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 Mammals > Squirrels

 

Squirrels

 

squirrel

Our native red squirrels colonised Ireland after the last ice age, around 10,000 years ago.  Grey squirrels are native to North America and were introduced to this island in 1911.  Contrary to popular belief, greys are not responsible for the disappearance of the reds from some areas, although they do compete for food.  It was the removal of the ancient forests that caused the red squirrel to become extinct in Ireland.  It was reintroduced around 200 years ago but it has struggled to establish itself in a relatively unsuitable habitat. One of the biggest problems for red squirrels (and other wildlife) is that Ireland has the lowest tree cover (6%) in Europe.

The red squirrel is found throughout the woodlands of Ireland. Their habitat is predominantly coniferous woodlands; however, they can live in mixed deciduous and coniferous forests, parks and gardens if there is a sufficient food source. Their diet consists mainly of seeds, such as acorns, spine and spruce seeds, berries and fruits. In Ireland, red squirrels are widespread and common in many areas, but, they are rare or extinct in Meath, Westmeath, Carlow, Louth and Kilkenny.

Squirrels build nest, called dreys, from sticks and foliage in the hollows of old trees and against tree trunks. Each squirrel usually builds more than one drey and may use dreys of other red squirrels in the area. In winter, they do not hibernate but make quick trips to their hoards of seeds which they have collected in autumn and may spend several days in their drey during periods of severe weather.

Red Squirrels can live up to 6 years old in the wild; although, the average in Ireland is 3 years. Mating starts in January or February with a gestation period of 40 days and an average of three kittens per litter. The young are then weaned from 7 to 10 weeks before becoming totally independent, thus in years of ample food, female squirrels may produce a second litter. The offspring of this second will usually stay with the mother throughout winter as sources of food become low.

The grey squirrel has the competitive advantage of spending more time at ground level than the red squirrel. This means that grey squirrels are likely to find red squirrels food stores, resulting in starvation of the red squirrel. The grey squirrel also has the advantage of being able to eat unripe seeds which the red squirrel cannot digest.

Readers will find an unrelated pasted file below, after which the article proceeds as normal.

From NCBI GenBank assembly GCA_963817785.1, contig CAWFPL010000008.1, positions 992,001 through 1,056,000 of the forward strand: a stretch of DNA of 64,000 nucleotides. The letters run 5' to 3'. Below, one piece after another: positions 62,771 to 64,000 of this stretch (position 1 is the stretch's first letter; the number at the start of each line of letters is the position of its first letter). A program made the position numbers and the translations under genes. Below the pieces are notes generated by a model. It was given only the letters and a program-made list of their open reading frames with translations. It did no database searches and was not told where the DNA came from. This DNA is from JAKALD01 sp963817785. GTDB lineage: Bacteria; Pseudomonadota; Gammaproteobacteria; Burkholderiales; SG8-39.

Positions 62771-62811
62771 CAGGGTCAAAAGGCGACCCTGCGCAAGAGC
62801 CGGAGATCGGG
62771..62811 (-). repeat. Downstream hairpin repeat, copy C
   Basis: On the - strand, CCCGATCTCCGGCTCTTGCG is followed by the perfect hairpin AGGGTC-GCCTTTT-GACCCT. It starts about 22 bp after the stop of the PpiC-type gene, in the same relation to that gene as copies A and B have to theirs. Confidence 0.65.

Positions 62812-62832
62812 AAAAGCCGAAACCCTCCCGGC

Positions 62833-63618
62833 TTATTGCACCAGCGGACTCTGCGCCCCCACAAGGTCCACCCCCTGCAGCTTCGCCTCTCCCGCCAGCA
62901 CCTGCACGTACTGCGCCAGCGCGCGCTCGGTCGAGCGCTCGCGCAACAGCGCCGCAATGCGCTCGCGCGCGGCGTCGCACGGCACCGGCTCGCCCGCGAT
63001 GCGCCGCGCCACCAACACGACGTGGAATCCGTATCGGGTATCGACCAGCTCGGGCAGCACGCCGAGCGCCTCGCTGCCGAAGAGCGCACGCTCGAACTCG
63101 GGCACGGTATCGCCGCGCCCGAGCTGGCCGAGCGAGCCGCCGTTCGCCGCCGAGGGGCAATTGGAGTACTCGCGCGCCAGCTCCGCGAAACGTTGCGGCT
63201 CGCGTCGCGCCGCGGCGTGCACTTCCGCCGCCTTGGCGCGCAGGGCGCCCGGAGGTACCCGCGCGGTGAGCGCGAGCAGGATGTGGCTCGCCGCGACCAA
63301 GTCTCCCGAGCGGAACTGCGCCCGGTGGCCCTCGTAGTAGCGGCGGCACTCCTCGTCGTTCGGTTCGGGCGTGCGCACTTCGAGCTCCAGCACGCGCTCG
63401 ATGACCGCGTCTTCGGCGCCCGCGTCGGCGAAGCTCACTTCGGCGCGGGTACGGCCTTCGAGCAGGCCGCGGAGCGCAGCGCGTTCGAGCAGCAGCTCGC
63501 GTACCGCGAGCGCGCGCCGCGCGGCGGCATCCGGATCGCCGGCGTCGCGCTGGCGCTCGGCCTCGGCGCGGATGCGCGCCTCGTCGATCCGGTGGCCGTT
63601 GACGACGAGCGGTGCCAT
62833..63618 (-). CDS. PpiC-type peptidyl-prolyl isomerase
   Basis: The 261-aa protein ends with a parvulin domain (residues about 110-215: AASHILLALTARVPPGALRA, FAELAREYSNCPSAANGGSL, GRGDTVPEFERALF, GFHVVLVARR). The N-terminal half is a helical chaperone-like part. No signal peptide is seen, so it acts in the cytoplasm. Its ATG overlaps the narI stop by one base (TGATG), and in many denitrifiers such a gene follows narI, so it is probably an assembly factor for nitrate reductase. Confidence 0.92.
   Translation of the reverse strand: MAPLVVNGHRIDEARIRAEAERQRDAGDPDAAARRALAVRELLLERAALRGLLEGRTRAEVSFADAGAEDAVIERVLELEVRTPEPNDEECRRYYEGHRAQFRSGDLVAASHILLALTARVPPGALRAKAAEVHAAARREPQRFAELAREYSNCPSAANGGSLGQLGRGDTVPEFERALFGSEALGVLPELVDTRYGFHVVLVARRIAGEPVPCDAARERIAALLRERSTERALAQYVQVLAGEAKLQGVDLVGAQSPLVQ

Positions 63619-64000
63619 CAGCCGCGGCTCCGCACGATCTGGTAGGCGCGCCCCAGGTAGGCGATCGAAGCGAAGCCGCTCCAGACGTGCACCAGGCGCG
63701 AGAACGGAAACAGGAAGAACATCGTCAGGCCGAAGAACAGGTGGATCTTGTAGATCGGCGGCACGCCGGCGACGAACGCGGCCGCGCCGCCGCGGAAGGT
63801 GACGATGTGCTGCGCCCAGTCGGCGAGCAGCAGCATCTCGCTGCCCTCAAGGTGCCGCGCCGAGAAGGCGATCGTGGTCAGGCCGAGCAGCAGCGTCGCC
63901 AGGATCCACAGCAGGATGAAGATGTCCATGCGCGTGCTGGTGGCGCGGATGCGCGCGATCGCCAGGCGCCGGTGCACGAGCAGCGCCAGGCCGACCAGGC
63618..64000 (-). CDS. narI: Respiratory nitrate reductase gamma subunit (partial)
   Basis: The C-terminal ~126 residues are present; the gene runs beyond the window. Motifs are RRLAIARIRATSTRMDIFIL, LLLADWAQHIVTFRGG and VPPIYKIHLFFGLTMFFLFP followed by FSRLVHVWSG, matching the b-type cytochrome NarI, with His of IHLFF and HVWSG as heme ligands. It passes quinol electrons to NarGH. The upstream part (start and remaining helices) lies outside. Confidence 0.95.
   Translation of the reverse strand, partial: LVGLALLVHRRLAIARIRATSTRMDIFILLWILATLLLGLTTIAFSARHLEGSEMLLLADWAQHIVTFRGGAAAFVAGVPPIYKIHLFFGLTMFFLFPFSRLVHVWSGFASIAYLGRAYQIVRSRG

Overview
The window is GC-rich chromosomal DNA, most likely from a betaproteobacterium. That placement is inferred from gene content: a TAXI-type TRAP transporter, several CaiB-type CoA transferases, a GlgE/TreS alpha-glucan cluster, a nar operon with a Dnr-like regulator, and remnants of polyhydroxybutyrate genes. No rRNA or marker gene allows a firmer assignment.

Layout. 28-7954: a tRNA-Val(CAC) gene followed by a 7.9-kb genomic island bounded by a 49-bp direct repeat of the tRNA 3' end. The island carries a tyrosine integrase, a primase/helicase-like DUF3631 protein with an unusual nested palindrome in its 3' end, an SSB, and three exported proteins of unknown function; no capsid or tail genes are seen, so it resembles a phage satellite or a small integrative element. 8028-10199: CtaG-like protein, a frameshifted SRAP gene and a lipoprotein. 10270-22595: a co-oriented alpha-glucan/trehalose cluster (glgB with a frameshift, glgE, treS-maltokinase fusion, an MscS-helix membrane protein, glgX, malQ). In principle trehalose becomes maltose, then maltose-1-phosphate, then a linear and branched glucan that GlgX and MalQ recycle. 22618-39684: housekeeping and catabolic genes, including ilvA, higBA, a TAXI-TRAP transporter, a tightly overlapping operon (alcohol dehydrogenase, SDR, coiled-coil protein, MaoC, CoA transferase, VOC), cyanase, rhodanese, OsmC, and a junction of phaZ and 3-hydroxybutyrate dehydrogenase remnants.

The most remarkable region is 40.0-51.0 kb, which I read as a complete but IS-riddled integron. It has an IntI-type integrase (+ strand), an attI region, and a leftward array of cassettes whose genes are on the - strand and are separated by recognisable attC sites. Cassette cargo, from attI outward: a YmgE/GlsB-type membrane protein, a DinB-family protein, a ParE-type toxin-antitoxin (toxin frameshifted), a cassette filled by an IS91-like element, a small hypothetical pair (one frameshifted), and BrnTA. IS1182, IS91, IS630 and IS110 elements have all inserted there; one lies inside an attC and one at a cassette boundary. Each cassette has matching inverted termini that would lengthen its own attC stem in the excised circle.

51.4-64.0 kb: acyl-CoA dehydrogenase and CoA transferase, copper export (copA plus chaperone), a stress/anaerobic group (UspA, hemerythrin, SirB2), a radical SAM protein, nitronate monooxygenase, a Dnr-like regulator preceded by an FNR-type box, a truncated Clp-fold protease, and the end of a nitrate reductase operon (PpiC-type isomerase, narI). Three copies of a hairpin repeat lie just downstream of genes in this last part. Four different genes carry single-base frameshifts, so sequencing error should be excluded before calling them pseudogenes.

In areas of deciduous or mixed woodland it has been found that red squirrels will disappear within 20 years of the introduction of grey squirrels. However, coniferous forests do not provide enough food for the larger grey squirrel and thus populations of red squirrels are unaltered in these areas.

 

 

 


Red Squirrel Crimes
 

Grey Squirrel Crimes  

 


Red Squirrel Crimes

Red Squirrel

The Red Squirrel is protected by law in the Republic of Ireland under the Wildlife Acts 1976 to 2012 and is listed in the Bern Convention (Appendix III) as a species requiring protection.

Globally it is not afforded further protection as it is a species of least concern in countries which have a healthy population. This may change over time as the presence of greys squirrels in Italy may spread into other European countries.

Unless authorised to do so under a valid  licence or permission granted by the Minister for Arts, Heritage and the Gaeltacht under the Wildlife Acts 1976 to 2012 it is unlawful to:-

  • Hunt, kill or injure a red squirrel

  • Wilfully interfere with or destroy the breeding or resting place of a red squirrel)

  • Be in possession of a red squirrel, whether alive or dead, or any part, product or derivative thereof other than one lawfully taken pursuant to the Wildlife Acts

  • Sell, keep or offer for sale, or engage in taxidermy in respect of a red squirrel or any parts, products or derivative thereof, other than by a licensed wildlife dealer with a lawfully acquired specimen



Grey Squirrel Crimes

Grey Squirrel

The Grey Squirrel is not a protected species under the Wildlife Acts 1976 to 2012, which basically means that you can hunt and kill it without having to apply for a licence or permission to do so.

The Wildlife Acts do however make provisions that wild animals and wild mammals (which includes the grey squirrel) may not be hunted by various means.
Accordingly the following provision of the Wildlife Acts makes it unlawful to:

  • Hunt a grey squirrel by means of any poisonous, poisoned or stupefying bait
  • Enter on any land with a firearm or other hunting equipment for the purpose of hunting or trapping a grey squirrel without the permission of the owner or the occupier or some other person entitled to enjoy sporting rights over the land

Issues of cruelty to animals (including grey squirrels) are dealt with in the provisions of the Animal Health and Welfare Act 2013:
Section 12

  • Makes it an offence to - (a) do, or fail to do, anything or cause or permit anything to be done to an animal that causes unnecessary suffering to, or endangers the health and welfare of an animal, or (b) neglect, or be reckless, regarding the health and welfare of an animal

In this Act "Unnecessary Suffering" means, in relation an animal, pain, distress or suffering (whether physical or mental) that in its kind or degree, or in its object, or in the circumstances in which it occurs, is unreasonable or unnecessary



INJURED SQUIRRELS
Sick or injured red squirrel may be kept captive for a period of recuperation once granted a licence from the National Parks and Wildlife Service, and subsequently released back into the wild.

Sick or injured grey squirrels may be captured for treatment and recuperation, as it is not a protected species, a licence from the National Parks and Wildlife Service is not required, however, GREY squirrels cannot subsequently be released back into the wild as they are classed as an invasive species.